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Lotus Mandala of Hevajra
Lotus Mandala of Hevajra

Mandalas are among the most recognizable and visually evocative objects of power in Tantric Buddhism. They not only represent a deity and his or her perfect palatial abode, but also make this ideal cosmos into a living presence in this world. Practitioners use mandalas as aids for visualization in meditation, in order to cultivate the mind of a deity. Mandalas can also be used as devices for instruction, as ritual objects, or as protective talismans. Most of the mandalas on view in the Rubin take the form of a two-dimensional painting. However, mandalas are intended to represent the full three-dimensional form of the deity’s realm, and are often created in sculptural form, in gold, wood, clay, sand, or in this case bronze.

This mandala, from 12th-century India, takes the shape of a lotus. The lotus is a symbol of purity, and the aim of visualization practices is to recognize that the apparently impure world is, in reality, pure. This sculpture can close into a bud. The outside features the eight cemetery grounds and the eight great tantric adepts, known as mahasiddhas. These figures, the founding masters of Tantric Buddhism, abandoned the comfort of monastery living for the margins of society and turned to places of death and impurity as sources of spiritual power. By meditating in a cemetery, they realized the ultimate non-duality of life and death. The lotus bud opens into a blossom, to reveal the sources of power found within. A sculpture of the divine couple Hevajra and Nairatmya was originally at the center of the mandala and signified sources of power for all other figures within the mandala, including the eight dancing yoginis. The Hevajra Tantra is a source of magical spells and practices aimed at the transcendent goal of liberation, as well as worldly aims such as making rain, curing illness, finding lost things, and subduing enemy armies. The lotus grows out of a stalk on which two nagas or snake-beings prepare the vajra throne of the Buddha, the foundation of the activities of all who inhabit the upper blossom. According to Tantric Buddhism, while the Buddha appeared to be a monk meditating under the Bodhi Tree, he secretly departed to receive initiation in the esoteric tantric rites that were necessary to achieve full awakening.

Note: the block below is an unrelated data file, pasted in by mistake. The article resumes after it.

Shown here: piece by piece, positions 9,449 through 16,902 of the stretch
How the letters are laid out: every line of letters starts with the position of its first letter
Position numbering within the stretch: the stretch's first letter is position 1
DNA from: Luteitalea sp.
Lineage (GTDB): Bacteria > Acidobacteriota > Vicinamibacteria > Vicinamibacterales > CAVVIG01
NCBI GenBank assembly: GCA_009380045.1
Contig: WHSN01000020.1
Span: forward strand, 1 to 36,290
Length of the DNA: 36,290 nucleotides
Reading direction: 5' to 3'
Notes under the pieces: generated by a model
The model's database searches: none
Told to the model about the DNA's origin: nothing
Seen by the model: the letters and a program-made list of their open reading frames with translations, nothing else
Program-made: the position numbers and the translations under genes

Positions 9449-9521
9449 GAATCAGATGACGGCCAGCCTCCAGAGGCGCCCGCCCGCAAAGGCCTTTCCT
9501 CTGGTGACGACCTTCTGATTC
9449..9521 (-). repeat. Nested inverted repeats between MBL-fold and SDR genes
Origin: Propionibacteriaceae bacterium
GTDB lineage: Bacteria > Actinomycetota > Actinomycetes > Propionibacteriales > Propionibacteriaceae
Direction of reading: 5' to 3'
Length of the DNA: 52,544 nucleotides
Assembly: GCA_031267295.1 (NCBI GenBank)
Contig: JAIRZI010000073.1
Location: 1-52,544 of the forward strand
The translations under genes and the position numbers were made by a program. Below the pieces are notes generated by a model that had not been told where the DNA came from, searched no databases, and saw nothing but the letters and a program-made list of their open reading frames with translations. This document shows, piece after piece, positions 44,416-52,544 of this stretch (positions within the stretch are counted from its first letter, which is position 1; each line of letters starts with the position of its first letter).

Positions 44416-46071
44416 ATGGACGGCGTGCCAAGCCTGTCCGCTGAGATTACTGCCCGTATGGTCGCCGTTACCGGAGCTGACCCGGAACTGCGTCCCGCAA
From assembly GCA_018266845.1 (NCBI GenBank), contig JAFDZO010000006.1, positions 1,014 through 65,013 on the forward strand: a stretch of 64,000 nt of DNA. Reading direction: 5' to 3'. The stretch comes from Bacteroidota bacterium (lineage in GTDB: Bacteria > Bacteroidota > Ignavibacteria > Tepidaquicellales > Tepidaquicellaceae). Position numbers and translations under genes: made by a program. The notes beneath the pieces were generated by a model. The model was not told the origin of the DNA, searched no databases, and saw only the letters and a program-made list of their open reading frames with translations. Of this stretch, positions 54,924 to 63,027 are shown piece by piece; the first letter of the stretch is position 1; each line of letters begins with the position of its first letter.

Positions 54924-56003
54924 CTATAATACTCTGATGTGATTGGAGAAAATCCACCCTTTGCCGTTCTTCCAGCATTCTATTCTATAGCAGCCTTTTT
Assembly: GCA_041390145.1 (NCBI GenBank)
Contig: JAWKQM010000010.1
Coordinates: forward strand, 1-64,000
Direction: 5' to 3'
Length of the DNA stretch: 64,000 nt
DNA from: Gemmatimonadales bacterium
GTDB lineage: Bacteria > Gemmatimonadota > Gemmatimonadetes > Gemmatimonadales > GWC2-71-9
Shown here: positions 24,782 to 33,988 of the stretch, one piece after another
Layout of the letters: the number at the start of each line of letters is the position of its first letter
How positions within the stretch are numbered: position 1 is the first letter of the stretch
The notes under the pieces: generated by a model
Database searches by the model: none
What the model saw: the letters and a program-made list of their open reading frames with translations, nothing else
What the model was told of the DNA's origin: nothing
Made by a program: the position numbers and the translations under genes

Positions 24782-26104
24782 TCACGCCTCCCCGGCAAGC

Come view our Art of the Week on the exhibition Gateway to Himalayan Art.

Geographic Origin
Northeasatern India
Medium
Copper alloy
Dimensions

H 12 5/8 x W 7 5/8 x D 7 5/8 in.

Credit
Rubin Museum of Art
C2003.10.2, HAR65207

Appears In

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    • http://cpm16.com/images/content/716/c2003.10.2har65207-(open-d)__zoom.jpg
    • http://cpm16.com/images/content/716/c2003.10.2har65207-(closed-b)__zoom.jpg
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